A liquor made from distilled wine. It is often the source of additional alcohol in fortified wine.

Brettanomyces

A wine spoilage yeast that produces taints in wine commonly described as barnyard or band-aids.

Bright

Describes a wine that has high clarity and very low levels of suspended solids.

Brilliant

Perfectly clear wine with no suspended particles. Brilliance can be an indicator of wine quality, except in premium red wine, where some crust or sediment can be expected to form after bottle maturation.

Brix

A measure of the sugar concentration in juice or wine.

Brut

Unsweetened or very dry. Brut is sometimes used as a generic term for sparkling wines, usually of dubious quality. Not to be confused with Brut de Brut.

Brut Cremant

A dry sparkling wine that leaves a full, creamy, round mouthfeel.

Brut de Brut

A term used to describe sparkling wine that is fermented to absolute dryness containing no residual sugar.

Bulk fermentation

A method of producing sparkling wine in large stainless steel tanks as opposed to in the bottle. This process offers good quality, consistent wines.

Bung

A stopper used to seal a bottle or barrel. Commonly used term for corks.

Burnt wine

Another name for Brandy, a liquor made from distilled wine. It is often the source of additional alcohol in fortified wines.

Butt

An old English unit of wine casks, equivalent to about 477 litres (126 US gallons/105 imperial gallons).

Glossary by Letter

  • A (21)
  • B (36)
  • C (38)
  • D (17)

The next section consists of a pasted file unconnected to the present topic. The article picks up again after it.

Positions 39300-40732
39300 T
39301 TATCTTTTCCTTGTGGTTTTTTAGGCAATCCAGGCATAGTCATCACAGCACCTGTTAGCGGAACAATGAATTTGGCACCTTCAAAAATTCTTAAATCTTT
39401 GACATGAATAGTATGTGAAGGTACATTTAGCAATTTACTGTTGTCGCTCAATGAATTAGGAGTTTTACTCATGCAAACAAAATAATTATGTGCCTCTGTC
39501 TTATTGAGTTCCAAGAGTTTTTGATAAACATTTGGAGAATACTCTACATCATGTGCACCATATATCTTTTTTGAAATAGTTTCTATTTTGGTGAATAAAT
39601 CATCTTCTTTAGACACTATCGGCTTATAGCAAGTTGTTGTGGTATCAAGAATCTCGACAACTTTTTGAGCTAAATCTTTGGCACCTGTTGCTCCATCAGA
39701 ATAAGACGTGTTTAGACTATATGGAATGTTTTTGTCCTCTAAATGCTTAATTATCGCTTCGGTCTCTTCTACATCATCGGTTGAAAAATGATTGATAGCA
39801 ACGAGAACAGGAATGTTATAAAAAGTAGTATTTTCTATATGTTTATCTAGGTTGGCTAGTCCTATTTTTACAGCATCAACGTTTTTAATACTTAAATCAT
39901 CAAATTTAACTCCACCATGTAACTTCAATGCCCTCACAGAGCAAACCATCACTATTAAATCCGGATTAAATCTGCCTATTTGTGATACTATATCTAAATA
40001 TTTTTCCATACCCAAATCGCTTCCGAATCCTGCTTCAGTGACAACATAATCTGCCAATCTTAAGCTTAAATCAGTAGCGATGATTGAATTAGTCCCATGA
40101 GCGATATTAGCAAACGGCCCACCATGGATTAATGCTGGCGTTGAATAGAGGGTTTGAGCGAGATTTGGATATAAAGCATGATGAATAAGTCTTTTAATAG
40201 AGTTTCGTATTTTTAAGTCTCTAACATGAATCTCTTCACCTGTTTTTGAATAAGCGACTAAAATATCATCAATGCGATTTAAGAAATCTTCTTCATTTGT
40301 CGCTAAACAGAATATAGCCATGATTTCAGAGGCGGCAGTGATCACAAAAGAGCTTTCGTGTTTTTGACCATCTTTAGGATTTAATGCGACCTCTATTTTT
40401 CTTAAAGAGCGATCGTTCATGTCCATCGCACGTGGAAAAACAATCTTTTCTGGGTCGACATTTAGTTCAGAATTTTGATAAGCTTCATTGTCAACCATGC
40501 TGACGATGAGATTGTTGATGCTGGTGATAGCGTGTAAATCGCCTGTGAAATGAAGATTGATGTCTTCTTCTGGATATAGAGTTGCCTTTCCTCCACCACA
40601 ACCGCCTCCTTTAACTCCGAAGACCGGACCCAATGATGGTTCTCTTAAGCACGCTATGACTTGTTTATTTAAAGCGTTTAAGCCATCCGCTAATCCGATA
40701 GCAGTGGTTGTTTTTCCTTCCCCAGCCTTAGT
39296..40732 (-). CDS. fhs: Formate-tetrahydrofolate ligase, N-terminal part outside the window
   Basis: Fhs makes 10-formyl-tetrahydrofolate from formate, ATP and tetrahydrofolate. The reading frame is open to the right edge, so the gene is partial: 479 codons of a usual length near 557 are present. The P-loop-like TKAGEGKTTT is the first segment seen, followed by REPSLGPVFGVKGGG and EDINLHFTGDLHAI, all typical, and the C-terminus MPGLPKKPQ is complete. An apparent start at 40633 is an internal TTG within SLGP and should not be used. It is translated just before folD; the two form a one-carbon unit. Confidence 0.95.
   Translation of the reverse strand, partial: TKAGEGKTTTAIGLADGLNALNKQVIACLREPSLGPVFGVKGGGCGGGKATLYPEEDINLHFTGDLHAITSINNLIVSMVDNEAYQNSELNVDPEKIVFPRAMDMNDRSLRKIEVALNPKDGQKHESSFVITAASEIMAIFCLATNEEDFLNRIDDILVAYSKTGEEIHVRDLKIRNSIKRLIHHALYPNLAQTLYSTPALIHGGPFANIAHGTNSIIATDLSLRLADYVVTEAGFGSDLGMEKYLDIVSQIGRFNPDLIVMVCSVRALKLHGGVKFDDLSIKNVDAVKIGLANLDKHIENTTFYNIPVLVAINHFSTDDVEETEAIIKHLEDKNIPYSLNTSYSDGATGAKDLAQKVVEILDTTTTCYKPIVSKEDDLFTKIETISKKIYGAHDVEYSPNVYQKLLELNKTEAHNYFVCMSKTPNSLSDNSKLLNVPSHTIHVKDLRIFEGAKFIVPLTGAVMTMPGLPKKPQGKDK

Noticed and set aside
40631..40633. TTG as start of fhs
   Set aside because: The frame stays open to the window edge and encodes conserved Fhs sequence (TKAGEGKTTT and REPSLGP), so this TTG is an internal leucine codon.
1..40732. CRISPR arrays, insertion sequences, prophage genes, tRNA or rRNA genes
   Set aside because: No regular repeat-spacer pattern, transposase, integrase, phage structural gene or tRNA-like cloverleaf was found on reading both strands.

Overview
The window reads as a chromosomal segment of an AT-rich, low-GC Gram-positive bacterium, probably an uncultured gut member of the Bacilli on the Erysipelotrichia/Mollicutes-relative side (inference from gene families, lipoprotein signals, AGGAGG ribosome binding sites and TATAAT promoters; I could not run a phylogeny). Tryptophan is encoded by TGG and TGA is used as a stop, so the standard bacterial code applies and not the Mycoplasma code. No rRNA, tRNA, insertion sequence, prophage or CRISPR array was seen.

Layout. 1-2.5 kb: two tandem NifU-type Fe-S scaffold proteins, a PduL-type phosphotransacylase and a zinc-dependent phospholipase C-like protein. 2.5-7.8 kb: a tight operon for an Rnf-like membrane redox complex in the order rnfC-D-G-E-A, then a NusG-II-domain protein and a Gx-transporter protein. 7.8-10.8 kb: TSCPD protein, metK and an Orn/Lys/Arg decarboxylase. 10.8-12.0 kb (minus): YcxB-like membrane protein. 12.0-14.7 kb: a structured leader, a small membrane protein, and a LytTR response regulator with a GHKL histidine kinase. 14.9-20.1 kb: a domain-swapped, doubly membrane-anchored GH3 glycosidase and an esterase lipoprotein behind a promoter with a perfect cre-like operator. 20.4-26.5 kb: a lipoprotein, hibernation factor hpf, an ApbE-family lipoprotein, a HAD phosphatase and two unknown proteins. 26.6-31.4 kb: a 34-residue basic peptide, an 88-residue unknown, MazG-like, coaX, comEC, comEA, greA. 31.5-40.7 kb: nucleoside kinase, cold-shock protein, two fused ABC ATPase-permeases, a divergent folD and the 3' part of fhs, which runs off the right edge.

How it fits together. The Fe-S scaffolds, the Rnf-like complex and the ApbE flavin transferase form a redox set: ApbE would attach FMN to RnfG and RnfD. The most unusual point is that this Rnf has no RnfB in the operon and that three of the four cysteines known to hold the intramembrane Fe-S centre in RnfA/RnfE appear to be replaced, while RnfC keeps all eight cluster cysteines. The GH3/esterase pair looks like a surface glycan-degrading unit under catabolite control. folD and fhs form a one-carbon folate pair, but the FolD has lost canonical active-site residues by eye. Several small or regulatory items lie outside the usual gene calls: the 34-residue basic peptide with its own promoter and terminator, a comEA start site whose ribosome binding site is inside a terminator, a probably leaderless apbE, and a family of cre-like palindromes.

• E (8)
  • F (24)
  • G (5)
  • H (7)
  • I (4)
  • J (2)
  • K (1)
  • L (10)
  • M (25)
  • N (5)
  • O (10)
  • P (23)
  • Q (1)
  • R (13)
  • S (31)
  • T (21)
  • U (2)
  • V (22)
  • W (11)
  • Y (2)
  • Z (1)

The Wine Grapes of Switzerland

Sémillon

Hard to believe that Sémillon’s main claim to fame is its propensity to rot, but because of its soft skin Sémillon is prone to Botrytis cinerea (a.k.a. “noble rot”). The “rot” concentrates the acid and sugar in the grape, and the resulting wine can be complex, rich, sweet, and aromatic. In short: pretty damn nice. The best known of this sweet style wine is Sauternes, coming from the Sauternais region of the Graves, near Bordeaux in France.

Sémillon can also make an elegant dry white wine, but since it can be short on acidity, it is often vinified with Sauvignon blanc.

Gewürztraminer

The name Gewürztraminer is obviously German, although the origin of the grape is the Tyrollean Alps, near the village of Termeno (Tramin) in Alto Adige, Italy. Gewürz is German for spice. The vine is evidently a pain in the ass to grow and does best in cooler climates. In Germany the wine of this grape is often made off-dry, in Alsace it’s dry and floral, and in Switzerland it produces a wide range. Gewürztraminer is one of the most pungent wine varietals and reasonably easy to identify with just your nose. It is one of the few wine that can hold its own with spicy Asian food.

Johannisberg

Second in white wines of Valais (after Fendant). The name Johannisberg is only used in Valais; the rest of French-speaking Switzerland call it Gros Rhin. The grape used to make Johannisberg is the Grüner Sylvaner. The origin of the grape is not clear. On the one hand it strongly resembles the Roman Apianisien (loved by bees) grape, as described by Pliny the Elder in his “Historia naturalis”, on the other hand, its more likely birthplace is in Romanian Transylvania.

Wine is sunlight, held together by water!

Galileo Gallilei

Swiss Alps, cows, wine bottle and large clock face in Bern, Switzerland

Fine Swiss Wine

Discover Switzerland’s odd grapes, small producers, and eclectic tastes